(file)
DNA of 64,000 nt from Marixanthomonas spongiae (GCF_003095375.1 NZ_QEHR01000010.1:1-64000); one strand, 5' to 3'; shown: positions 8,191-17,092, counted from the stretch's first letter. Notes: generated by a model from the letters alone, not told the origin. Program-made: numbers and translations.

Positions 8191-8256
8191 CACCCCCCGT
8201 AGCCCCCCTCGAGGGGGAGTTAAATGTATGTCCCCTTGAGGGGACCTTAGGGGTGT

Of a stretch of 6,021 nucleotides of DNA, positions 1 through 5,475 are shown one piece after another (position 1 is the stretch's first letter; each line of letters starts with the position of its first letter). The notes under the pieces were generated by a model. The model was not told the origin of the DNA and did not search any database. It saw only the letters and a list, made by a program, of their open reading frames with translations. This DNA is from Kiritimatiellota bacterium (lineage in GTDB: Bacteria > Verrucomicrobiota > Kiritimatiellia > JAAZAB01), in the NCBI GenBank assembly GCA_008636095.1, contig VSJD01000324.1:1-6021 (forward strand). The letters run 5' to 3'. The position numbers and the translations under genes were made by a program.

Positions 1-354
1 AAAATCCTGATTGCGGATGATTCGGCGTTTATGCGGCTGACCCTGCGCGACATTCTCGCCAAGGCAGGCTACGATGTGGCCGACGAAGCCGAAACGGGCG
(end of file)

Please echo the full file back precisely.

DNA of 64,000 nt from Marixanthomonas spongiae (GCF_003095375.1 NZ_QEHR01000010.1:1-64000); one strand, 5' to 3'; shown: positions 8,191-17,092, counted from the stretch's first letter. Notes: generated by a model from the letters alone, not told the origin. Program-made: numbers and translations.

Positions 8191-8256
8191 CACCCCCCGT
8201 AGCCCCCCTCGAGGGGGAGTTAAATGTATGTCCCCTTGAGGGGACCTTAGGGGTGT

Of a stretch of 6,021 nucleotides of DNA, positions 1 through 5,475 are shown one piece after another (position 1 is the stretch's first letter; each line of letters starts with the position of its first letter). The notes under the pieces were generated by a model. The model was not told the origin of the DNA and did not search any database. It saw only the letters and a list, made by a program, of their open reading frames with translations. This DNA is from Kiritimatiellota bacterium (lineage in GTDB: Bacteria > Verrucomicrobiota > Kiritimatiellia > JAAZAB01), in the NCBI GenBank assembly GCA_008636095.1, contig VSJD01000324.1:1-6021 (forward strand). The letters run 5' to 3'. The position numbers and the translations under genes were made by a program.

Positions 1-354
1 AAAATCCTGATTGCGGATGATTCGGCGTTTATGCGGCTGACCCTGCGCGACATTCTCGCCAAGGCAGGCTACGATGTGGCCGACGAAGCCGAAACGGGCG